I recall attending a meeting of the Aulic Council later that year.  This was the precursor to the curia regis, or king’s council.  I don’t know what the custom is now, but at that time anyone could attend and everyone had a vote, even the king.  It took a very long time for most people to start thinking and acting in medieval terms.  Even then, there were many different ideas as to what the SCA was  and what it should become.  I suspect the situation hasn’t changed much.

That summer, the second EK Crown Tourney was held in Rumsen, NJ.  I recall besting Maragorn, who had been appointed the first King of the East without a crown tourney (yes, the rules were quite different then) but losing to Alpin MacGregor, who won the crown.  Murad won the archery competition.  Khadijah, whom I had not yet met, performed with a troupe of puppeteers.  Vardak of Iloi and his troupe of actors performed the final scene from Hamlet without introduction, so it was rather startling until everyone recognized it.  Vardak was later made a count (yes, yes i know). In those days, it was the custom to hold a grand procession where everyone would be presented to their Majesties, in order of precedence.  This took a great deal of time and argument to establish and to run and within the next half dozen reigns became totally unwieldy,  but was great fun while it lasted.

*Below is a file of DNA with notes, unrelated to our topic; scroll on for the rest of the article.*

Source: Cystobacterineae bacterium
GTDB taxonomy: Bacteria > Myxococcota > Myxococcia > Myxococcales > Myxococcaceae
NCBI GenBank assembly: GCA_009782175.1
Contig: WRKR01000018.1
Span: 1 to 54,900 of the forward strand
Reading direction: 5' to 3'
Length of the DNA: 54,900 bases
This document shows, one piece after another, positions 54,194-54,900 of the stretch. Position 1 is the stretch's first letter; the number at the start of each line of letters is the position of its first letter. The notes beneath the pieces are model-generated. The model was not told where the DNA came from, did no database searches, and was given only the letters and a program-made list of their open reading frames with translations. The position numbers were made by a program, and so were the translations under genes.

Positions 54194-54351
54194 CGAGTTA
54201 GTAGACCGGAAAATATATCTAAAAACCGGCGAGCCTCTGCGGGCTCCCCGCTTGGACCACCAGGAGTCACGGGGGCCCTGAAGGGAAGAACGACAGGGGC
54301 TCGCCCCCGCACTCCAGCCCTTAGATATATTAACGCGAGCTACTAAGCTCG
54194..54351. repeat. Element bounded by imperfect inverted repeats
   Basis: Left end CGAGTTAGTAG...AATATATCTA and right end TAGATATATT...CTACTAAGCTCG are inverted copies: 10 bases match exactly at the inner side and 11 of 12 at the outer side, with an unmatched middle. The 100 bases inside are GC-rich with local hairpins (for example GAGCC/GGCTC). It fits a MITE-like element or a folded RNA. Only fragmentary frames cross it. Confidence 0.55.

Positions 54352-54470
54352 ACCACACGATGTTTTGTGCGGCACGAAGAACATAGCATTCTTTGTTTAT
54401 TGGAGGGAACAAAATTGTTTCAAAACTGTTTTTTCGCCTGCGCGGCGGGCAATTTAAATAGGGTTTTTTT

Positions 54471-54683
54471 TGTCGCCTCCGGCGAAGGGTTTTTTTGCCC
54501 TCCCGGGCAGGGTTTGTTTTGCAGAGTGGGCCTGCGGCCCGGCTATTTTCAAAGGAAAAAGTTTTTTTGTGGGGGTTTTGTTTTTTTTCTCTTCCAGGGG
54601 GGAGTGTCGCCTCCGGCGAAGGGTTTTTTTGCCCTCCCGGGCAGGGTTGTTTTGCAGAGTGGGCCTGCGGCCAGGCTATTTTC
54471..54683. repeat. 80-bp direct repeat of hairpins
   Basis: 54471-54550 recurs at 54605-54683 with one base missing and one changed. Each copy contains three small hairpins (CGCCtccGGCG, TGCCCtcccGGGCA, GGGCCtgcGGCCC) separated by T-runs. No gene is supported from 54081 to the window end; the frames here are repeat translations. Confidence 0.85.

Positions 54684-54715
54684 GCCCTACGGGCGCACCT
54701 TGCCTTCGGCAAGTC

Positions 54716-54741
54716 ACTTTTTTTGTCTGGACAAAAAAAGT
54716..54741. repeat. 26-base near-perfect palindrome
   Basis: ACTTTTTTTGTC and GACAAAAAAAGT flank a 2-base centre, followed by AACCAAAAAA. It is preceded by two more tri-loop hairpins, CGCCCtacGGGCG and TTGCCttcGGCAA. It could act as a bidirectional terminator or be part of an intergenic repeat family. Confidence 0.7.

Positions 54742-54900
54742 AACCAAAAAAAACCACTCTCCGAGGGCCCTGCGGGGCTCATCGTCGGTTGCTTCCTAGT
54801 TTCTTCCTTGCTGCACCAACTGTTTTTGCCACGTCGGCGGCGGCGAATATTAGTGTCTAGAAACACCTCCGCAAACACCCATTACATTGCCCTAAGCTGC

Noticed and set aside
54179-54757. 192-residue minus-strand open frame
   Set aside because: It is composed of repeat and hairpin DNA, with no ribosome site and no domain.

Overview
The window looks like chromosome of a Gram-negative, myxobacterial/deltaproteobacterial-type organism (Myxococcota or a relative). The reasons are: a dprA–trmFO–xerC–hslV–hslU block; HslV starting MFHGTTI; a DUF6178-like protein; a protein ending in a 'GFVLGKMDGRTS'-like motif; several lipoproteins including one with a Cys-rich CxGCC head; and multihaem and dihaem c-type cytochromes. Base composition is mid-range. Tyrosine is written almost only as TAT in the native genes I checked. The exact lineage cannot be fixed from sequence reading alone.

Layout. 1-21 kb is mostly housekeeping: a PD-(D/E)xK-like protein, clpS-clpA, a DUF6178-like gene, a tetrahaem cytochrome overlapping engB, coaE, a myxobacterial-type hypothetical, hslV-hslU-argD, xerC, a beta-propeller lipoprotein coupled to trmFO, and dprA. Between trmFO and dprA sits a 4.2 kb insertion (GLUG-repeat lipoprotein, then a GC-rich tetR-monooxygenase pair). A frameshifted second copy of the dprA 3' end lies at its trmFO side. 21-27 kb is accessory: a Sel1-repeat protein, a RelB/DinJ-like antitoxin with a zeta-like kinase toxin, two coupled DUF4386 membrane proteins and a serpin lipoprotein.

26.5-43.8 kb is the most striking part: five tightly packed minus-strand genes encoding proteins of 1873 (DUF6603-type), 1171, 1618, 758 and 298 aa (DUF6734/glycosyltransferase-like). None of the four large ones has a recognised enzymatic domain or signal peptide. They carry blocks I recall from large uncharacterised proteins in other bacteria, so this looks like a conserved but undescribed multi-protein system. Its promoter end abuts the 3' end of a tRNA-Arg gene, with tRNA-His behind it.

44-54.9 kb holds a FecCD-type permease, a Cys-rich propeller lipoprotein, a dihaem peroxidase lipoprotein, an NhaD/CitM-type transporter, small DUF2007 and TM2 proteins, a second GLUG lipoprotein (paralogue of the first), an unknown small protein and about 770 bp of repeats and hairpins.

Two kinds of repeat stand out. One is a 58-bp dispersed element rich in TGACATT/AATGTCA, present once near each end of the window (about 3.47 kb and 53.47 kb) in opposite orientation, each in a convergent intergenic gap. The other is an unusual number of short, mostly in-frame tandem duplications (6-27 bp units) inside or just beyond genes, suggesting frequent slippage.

Alpin, I believe, was attending MIT in pre-Carolingia Boston and appeared at only one or two events after that.  As a result of his absence it was a whole year before the next crown tourney was organized.  It was at this time, I believe, that Sir Rakkurai became kingdom seneschal and Koppel became brigantia herald.  There were a number of smaller tourneys as well as fighting practices and feasts at Green Walls, Lady Elfrida’s home on Staten Island, that year.  It was at one of theses events that King Alpin decided to test his court by challenging each of his officers and the captain of his guard.  Only Murad defeated his majesty.